ARS Technica reports DNA offers the capability for incredible storage density, one gram of DNA could potentially store the equivalent of one billion terabytes (one zettabyte)! Furthermore, it's also very resilient, earlier research suggests the technique may be economically viable to store data for 500 years or more.
One major roadblock is the difficulty of reading and writing DNA storage. This used to be an extremely expensive feat but the cost of genetic sequencing has dropped exponentially over the last couple of decades, meaning commercial use of synthetic DNA storage may soon become viable. Reading DNA material is done via genetic sequencing, the human genome project ran up costs of $3 billion between 1990 and 2003 but nowadays the same task can be done for just $1,000.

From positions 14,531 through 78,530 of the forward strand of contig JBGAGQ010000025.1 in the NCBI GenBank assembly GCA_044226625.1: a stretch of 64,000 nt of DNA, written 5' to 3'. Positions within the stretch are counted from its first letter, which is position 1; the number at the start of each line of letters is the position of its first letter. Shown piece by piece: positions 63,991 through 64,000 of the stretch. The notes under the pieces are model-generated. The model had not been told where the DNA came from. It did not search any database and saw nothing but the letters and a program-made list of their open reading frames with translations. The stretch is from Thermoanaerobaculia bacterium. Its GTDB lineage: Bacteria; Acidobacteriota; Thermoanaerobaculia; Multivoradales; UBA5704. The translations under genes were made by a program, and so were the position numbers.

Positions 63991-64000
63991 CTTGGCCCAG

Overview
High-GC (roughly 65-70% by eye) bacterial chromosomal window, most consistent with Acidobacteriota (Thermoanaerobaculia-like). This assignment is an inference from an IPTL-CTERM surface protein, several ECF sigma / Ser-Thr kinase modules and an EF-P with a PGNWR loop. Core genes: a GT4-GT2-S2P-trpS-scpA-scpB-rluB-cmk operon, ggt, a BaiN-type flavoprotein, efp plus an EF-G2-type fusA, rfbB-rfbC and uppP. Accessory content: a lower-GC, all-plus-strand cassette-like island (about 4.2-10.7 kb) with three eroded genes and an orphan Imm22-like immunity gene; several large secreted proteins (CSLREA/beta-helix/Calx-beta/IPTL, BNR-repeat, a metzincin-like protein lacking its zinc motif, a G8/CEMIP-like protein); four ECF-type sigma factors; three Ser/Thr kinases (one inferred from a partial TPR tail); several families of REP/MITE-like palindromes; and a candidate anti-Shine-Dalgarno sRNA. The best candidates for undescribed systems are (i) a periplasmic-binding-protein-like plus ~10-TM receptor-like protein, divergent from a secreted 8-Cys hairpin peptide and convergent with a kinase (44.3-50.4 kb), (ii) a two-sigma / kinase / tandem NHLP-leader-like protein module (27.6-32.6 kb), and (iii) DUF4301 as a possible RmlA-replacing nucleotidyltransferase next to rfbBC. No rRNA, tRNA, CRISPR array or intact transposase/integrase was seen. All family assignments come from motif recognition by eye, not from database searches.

The big difficulty with DNA storage is reading and writing. The writing is done by Twist; the company can produce custom strings of DNA using a machine it constructed. The company's main customers are research labs that insert custom genetic material into microbes to produce organisms that can perform useful chemical processes, such as producing desirable nutrients. Using DNA for data storage is a new field for the company. A custom DNA sequence costs about 10 cents per base, with Twist hoping to get that cost down to 2 cents.